Why you may not want to live on the top, or bottom, of a building

Share this Article

In Case You Missed It: Every so often, BrickUnderground digs through the archives to find the best advice our experts have shared through the years.

We'd all like to live in spacious, bright apartments with fabulous views and quiet neighbors, but the budget doesn't always allow for it. That said, no matter how great the deal might seem, avoiding these seven spots in a building is a safe bet:

1. Below a roof or setback terrace. Roofs leak and terraces draw people and noise.

2. Next to an elevator shaft. Talk about noise: you'll get it in the form of neighbor chatter, elevator rattling, and even vibrations. Also, privacy is an issue, as people waiting for the elevator might be able to hear inside your apartment.

3. Near the compactor shaft . Vibrations and noise are problems here, too. 

4.  On the first floor. Noise is just one concern. The other big one is safety. And if an apartment  is above the mechanical room or boiler room, expect vibrations and the sound of boilers and pumps going on and off. Also,  if you live over a boiler, your apartment is going to be hot—and you might not want to open the window on the first floor (noise again).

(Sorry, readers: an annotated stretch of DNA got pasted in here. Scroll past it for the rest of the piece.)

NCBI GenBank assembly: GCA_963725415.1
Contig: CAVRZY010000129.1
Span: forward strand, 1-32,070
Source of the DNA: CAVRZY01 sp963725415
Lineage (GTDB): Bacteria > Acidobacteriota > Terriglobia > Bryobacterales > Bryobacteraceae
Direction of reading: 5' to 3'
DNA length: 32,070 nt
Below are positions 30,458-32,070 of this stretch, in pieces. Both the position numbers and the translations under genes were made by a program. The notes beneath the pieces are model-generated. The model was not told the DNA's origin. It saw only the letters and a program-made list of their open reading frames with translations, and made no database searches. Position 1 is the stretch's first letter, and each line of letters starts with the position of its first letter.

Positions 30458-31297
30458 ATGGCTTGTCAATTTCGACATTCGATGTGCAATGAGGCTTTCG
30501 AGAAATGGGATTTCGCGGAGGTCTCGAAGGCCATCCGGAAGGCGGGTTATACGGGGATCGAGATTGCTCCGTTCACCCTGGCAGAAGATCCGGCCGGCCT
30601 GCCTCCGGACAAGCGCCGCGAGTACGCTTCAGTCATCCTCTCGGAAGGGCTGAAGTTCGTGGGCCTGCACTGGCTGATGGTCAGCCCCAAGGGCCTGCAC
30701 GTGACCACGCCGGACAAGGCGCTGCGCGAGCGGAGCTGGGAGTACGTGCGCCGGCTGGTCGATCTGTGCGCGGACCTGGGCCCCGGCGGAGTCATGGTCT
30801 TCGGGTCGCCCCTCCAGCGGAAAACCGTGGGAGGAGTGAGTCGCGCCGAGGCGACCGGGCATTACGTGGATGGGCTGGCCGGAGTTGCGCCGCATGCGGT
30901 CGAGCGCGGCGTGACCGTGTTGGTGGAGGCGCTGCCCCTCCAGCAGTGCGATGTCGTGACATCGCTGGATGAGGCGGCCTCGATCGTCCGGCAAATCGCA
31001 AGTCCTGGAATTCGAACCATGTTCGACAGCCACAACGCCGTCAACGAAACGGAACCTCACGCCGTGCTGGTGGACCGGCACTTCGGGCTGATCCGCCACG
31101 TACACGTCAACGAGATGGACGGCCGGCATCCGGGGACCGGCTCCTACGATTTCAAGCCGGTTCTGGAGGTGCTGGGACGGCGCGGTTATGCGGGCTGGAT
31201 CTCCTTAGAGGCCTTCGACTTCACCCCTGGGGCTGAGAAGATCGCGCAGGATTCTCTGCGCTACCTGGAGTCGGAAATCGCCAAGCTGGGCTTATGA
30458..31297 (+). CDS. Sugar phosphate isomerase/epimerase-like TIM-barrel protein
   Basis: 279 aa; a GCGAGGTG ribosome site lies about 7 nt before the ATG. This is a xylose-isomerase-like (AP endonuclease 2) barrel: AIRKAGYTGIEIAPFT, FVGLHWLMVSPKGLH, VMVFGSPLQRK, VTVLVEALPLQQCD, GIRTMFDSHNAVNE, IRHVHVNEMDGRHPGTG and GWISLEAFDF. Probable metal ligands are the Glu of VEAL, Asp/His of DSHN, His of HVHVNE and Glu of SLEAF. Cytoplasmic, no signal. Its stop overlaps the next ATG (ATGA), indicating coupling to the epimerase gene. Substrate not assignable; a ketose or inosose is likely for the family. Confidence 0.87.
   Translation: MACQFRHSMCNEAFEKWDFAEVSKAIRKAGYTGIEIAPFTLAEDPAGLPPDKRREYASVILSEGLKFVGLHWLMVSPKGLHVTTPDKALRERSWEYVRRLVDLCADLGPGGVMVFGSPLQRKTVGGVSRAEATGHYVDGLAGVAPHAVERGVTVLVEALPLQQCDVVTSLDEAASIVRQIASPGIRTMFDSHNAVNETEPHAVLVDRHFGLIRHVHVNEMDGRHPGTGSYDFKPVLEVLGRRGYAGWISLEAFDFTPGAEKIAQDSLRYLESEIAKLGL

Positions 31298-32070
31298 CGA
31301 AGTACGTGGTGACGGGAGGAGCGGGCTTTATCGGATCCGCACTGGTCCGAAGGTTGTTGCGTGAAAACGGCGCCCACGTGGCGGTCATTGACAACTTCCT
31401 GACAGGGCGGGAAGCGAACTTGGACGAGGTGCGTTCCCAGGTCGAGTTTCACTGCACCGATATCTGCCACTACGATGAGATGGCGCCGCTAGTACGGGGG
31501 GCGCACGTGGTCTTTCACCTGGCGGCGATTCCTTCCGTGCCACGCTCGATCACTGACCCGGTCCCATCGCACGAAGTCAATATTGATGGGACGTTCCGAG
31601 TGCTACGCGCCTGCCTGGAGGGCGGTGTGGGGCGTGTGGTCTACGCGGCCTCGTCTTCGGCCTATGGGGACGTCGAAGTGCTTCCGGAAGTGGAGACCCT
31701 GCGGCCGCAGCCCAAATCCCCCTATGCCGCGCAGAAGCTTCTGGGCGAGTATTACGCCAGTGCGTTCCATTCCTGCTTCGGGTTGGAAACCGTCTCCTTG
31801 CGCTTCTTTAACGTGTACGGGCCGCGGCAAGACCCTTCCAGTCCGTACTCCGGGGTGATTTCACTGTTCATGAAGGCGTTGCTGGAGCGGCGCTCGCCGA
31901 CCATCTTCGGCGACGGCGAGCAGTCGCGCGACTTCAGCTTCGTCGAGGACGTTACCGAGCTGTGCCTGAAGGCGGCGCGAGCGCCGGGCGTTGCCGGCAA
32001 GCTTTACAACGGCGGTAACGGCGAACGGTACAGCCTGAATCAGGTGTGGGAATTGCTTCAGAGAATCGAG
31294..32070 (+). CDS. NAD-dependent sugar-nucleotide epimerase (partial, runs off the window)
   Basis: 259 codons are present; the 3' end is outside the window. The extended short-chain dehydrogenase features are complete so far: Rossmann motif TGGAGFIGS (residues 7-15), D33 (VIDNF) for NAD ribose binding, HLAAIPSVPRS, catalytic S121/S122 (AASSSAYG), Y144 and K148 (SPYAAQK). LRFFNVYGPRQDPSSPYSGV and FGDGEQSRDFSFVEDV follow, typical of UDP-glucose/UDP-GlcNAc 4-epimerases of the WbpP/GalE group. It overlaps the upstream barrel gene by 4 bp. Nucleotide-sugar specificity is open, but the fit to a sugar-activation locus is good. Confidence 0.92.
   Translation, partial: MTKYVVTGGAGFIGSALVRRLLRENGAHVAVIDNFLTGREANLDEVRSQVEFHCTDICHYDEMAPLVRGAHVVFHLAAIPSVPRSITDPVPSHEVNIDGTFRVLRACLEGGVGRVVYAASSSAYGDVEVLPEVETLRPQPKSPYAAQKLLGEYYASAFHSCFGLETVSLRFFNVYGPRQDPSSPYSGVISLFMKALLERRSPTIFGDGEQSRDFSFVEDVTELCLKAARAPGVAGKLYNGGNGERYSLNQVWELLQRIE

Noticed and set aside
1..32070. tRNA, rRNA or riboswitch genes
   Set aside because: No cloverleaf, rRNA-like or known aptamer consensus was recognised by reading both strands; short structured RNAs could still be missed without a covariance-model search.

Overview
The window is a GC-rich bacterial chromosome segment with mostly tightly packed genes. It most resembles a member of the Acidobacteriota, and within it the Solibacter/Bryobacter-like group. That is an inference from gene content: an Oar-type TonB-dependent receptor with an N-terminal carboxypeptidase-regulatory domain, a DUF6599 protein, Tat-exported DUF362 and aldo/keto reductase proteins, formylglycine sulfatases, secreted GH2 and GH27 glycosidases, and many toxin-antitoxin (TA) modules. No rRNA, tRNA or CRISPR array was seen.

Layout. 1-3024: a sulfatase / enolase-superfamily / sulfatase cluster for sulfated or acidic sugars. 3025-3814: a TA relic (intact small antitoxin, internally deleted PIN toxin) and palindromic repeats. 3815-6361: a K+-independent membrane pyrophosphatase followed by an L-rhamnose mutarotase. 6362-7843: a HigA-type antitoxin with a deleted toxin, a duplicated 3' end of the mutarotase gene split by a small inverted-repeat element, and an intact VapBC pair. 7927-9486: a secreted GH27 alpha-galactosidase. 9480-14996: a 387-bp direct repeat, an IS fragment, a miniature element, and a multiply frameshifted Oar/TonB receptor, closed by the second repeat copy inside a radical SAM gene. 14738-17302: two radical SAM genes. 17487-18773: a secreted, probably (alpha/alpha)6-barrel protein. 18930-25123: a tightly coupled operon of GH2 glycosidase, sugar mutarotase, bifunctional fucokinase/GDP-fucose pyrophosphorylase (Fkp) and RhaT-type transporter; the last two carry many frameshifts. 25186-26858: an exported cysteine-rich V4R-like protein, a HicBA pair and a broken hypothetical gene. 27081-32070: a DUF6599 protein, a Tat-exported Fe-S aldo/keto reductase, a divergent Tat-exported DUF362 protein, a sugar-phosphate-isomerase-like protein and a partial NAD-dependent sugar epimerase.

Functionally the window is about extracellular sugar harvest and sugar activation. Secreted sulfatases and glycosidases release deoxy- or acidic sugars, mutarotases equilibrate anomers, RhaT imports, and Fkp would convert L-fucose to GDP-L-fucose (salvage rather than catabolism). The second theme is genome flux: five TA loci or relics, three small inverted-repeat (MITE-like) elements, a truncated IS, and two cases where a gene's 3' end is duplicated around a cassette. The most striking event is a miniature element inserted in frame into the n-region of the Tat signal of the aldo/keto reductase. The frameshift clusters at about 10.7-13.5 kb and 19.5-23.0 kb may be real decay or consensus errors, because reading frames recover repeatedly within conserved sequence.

5. Down the hall from a community room or playroom. Unless you love the sound of playgrounds.

6. Along an exterior airshaft.  These certainly aren't picturesque. And you'll want to check which neighboring buildings share the shaft. It might be a smelly restaurant. On the plus side, though, airshafts can make for quiet neighbors, since they're away from the street.

7.  Beside the mechanical room. These contain boilers, A/C equipment, pumps—devices that can generate noise, heat and/or vibrations.

For more, read "The 7 worst places to live in a building."


The top 7 construction defects, and how not to be a sucker

The 5 least safe places to live in your building ... and how to stay safer anywhere

How much is a higher floor worth?

The perfect condo

8 ways to get more space for less money in a NYC apartment